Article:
A group of small town Irish friends enjoy tormenting tourists, thanks to a local vamp legend. However things quickly take a frightening turn when they unknowingly awaken the blood thirsty fiend. Directed and written by Chris Baugh, Boys From County Hell is a horror-comedy with a uniquely fun take on vampires and the legend of Dracula—creating something fresh for the familiar tale.
There’s not much for Eugene (Jack Rowan) and his friends to do in the small blue-collar town they live in. They find simple joys in playing pranks on tourists passing through, thanks to their town claiming to have inspired Bram Stoker’s Dracula. Some harmless hijinks here and there don’t do much aside from providing them a few laughs, however they won’t be laughing for too long.
After Eugene’s father (Nigel O’Neill) is hired to clear land, they realize it’ll mean destroying the supposed resting place of their “Dracula”, known as Abhartach. Eugene, not fearful of the legend per se, takes the lead on wracking the spot. Soon the gang will discover the legend is very, very real. Completely befuddled as to what to do, they will use their collective wits, and luck, to take on the awaken monster.
Part of the NIGHTSTREAM Film Festival, Boys From County Hell is a hilarious reinvention of the vampire legend. It’s well balanced in its comedy and frights, starting off with a bloody bang, while then taking us on a nicely paced journey through some solid character development. When things begin to pick up, in the more supernatural realm, it continues to keep that lighthearted fun, without things feeling overdone.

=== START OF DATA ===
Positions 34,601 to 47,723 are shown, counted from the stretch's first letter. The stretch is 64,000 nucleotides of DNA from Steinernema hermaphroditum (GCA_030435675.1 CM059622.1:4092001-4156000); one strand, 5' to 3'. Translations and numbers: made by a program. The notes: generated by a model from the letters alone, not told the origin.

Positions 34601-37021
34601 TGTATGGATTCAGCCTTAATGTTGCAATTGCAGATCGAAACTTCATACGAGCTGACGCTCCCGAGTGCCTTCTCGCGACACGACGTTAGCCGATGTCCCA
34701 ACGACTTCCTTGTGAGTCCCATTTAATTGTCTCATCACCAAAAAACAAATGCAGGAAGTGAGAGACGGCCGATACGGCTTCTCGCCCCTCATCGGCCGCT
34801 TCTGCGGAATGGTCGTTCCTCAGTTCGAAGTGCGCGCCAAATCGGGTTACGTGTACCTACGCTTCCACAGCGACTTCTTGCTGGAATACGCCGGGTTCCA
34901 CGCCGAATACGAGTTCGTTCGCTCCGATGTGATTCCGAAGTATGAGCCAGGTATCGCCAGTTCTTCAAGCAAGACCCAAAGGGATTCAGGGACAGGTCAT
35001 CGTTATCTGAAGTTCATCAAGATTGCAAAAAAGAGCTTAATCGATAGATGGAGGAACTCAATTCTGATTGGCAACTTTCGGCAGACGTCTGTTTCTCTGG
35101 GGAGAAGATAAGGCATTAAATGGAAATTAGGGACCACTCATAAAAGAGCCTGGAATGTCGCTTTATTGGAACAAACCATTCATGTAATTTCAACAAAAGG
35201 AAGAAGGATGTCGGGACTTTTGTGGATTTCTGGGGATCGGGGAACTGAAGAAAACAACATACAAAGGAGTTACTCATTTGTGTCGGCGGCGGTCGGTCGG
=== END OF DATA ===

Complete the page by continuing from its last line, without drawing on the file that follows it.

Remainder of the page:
One of its standouts is for sure the exceptional SFX makeup. The practical effects are top notch and I absolutely loved the design of Abhartach. It’s nothing over-the-top in the gore department, but it’s a film about vampires, so expect quite a few bloody scenes. I also felt like they did a great job of keeping it familiar to what we’re used to with vampires, but also developing and following the films own mythos and rules.
I’m really looking forward to this film having a wider US release, as I really think it’ll be a big crowd-pleaser. It’s witty and emotional (at time), while being a hell of a fun ride. And I certainly hope to see more horror-comedy creature flicks from Baugh in the future.
UPDATE: The film will premiere on SHUDDER on April 22nd
NIGHTSTREAM is a virtual film festival comprised of the Boston Underground Film Festival (MA), Brooklyn Horror Film Festival (NY), North Bend Film Festival (WA), the Overlook Film Festival (LA), and Popcorn Frights Film Festival (FL), showcasing a variety of genre films the weekend of Oct. 8-11. Proceeds from the festival will go to the filmmakers and artists, as well as various charities from the respective festivals towns.
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